When starting out on this South American journey, from which I among other friends tried to dissuade him, he often quoted the phrase, "I never turn back." Although he greatly desired to have a comrade on this journey, and often urged me to accompany him, he finally was compelled to start out alone, quoting Milton: "I have chosen the lonely way."

On July 26 I said good-bye to this very dear friend, leaving him to work on his books and prepare for the long journey to South America, especially to see the forests of Araucaria. I know that at this time he had little intention of going on to Africa. It was impulse which led him from the east coast of South America to take a long northward journey in order to catch a steamer for the Cape of Good Hope.

He remained at Garrison for more than two months, writing his Boyhood and Youth and his Yosemite, and I have just decided to erect a tablet at the log cabin where this work was done and to name the cabin John Muir Lodge.

Among the personal characteristics which stand out like crystal in the minds and hearts of his friends were his hatred of shams and his scorn of the conventions of life, his boldness and fearlessness of attack, well illustrated in his assault on the despoilers of the Hetch Hetchy Valley of the Yosemite, whom he loved to characterize as "thieves and robbers." It was a great privilege to be associated with him in this campaign. But certainly his chief characteristic was his intimate converse with nature and passionate love of its beauties; also I believe his marvelous insight into the creative powers of nature, closely interwoven with his deep religious sentiments and beliefs.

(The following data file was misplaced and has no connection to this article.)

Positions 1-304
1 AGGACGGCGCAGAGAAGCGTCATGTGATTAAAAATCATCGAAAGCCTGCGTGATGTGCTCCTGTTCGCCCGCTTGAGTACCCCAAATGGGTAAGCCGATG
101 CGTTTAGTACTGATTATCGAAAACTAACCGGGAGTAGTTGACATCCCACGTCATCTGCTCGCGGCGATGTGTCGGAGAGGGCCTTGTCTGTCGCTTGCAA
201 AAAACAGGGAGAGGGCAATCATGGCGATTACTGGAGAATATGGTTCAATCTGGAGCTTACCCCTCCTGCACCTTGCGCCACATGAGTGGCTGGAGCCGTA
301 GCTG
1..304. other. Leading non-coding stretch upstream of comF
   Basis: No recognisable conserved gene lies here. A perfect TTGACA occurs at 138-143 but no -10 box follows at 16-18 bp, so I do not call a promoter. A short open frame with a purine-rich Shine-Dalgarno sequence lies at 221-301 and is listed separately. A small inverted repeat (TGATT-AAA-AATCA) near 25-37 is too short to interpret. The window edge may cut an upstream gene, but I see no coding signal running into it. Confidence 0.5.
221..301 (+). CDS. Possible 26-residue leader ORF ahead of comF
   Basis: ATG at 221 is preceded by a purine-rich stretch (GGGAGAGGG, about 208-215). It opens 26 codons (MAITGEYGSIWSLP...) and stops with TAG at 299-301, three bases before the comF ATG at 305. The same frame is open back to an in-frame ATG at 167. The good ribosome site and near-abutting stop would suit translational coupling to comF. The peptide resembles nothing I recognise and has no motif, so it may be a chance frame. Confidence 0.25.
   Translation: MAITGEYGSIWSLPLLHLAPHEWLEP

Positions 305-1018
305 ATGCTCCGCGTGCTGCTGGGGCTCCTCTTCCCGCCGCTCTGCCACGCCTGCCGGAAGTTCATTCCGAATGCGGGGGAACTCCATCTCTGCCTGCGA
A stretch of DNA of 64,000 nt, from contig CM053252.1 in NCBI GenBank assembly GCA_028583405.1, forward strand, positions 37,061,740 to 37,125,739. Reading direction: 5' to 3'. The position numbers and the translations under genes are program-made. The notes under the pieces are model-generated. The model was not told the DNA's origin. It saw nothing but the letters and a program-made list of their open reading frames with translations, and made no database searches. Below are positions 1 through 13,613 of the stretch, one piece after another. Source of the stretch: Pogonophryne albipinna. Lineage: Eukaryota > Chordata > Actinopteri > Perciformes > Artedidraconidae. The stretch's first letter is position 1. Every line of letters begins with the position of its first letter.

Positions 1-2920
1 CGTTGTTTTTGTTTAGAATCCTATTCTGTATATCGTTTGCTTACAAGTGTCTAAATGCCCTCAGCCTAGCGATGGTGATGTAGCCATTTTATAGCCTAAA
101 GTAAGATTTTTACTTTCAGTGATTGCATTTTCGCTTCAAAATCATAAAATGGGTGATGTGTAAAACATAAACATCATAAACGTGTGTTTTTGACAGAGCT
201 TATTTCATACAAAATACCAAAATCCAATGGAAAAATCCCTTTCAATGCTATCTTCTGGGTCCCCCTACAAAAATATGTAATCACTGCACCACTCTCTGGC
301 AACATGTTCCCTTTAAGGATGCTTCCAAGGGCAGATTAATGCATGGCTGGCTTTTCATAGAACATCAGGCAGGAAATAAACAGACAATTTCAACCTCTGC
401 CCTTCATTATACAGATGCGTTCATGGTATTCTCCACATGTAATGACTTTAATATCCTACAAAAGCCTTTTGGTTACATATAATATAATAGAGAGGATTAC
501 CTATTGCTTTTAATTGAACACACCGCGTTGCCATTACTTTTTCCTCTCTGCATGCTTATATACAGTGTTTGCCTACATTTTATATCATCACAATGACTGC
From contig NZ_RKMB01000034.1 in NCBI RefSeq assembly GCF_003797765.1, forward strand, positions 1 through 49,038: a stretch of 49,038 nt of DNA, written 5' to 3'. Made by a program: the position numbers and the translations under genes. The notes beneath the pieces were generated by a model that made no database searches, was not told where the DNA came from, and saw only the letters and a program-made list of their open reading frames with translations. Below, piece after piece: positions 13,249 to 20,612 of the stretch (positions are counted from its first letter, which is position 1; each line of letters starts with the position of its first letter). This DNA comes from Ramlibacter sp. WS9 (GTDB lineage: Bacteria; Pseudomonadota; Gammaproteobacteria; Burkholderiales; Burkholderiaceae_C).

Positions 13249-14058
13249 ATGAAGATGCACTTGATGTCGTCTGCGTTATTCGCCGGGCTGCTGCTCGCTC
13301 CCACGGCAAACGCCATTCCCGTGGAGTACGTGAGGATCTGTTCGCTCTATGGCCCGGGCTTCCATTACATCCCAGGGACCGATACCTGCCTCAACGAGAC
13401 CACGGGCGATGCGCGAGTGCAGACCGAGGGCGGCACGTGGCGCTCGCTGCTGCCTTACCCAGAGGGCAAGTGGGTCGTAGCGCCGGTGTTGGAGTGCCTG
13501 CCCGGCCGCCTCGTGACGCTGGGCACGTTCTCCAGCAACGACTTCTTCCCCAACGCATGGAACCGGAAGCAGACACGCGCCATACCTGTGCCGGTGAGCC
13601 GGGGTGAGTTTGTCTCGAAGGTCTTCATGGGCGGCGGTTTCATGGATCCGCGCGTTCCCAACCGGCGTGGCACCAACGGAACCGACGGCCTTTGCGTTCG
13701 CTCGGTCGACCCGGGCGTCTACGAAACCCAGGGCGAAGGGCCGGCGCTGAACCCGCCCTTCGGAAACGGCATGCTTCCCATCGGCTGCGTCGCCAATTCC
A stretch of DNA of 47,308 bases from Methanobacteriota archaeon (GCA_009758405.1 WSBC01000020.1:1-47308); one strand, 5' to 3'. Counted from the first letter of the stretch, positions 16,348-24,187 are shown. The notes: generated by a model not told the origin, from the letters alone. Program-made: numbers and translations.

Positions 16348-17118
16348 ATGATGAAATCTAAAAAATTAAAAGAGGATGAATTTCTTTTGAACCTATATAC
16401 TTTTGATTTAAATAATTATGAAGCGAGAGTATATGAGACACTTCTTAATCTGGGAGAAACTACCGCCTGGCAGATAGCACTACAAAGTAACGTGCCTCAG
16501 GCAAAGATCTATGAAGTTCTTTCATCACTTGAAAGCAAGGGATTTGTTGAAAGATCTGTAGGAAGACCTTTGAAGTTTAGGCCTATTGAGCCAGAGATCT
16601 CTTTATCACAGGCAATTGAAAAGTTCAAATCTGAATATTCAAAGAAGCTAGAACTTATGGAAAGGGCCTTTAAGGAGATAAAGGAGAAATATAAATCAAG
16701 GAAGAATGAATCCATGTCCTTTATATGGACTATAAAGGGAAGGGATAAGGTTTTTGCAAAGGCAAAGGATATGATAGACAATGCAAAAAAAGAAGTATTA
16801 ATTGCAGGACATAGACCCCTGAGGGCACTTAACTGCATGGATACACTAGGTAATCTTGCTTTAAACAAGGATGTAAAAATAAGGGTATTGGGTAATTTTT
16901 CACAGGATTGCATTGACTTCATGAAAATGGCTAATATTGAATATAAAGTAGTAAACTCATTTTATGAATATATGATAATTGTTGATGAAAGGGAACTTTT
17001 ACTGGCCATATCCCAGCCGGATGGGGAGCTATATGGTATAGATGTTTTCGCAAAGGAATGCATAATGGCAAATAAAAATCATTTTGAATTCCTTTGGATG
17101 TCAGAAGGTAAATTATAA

There were published in the New York Evening Mail some verses by Charles L. Edson with which I would close this all too brief tribute:

John o' the mountains, wonderful John,
Is past the summit and traveling on;
The turn of the trail on the mountain side,
A smile and "Hail!" where the glaciers slide,
A streak of red where the condors ride,
And John is over the Great Divide.

John o' the mountains camps today
On a level spot by the Milky Way;
And God is telling him how He rolled
The smoking earth from the iron mold,
And hammered the mountains till they were cold,
And planted the Redwood trees of old.

And John o' the mountains says: "I knew,
And I wanted to grapple the hand o' you;
And now we're sure to be friends and chums
And camp together till chaos comes."

Source: Sierra Club Bulletin, Vol. 10, No. 1 (1916 January)
[This essay was later included in Osborn's book, Impressions of Great Naturalists (New York: Charles Scribner's sons, 1925).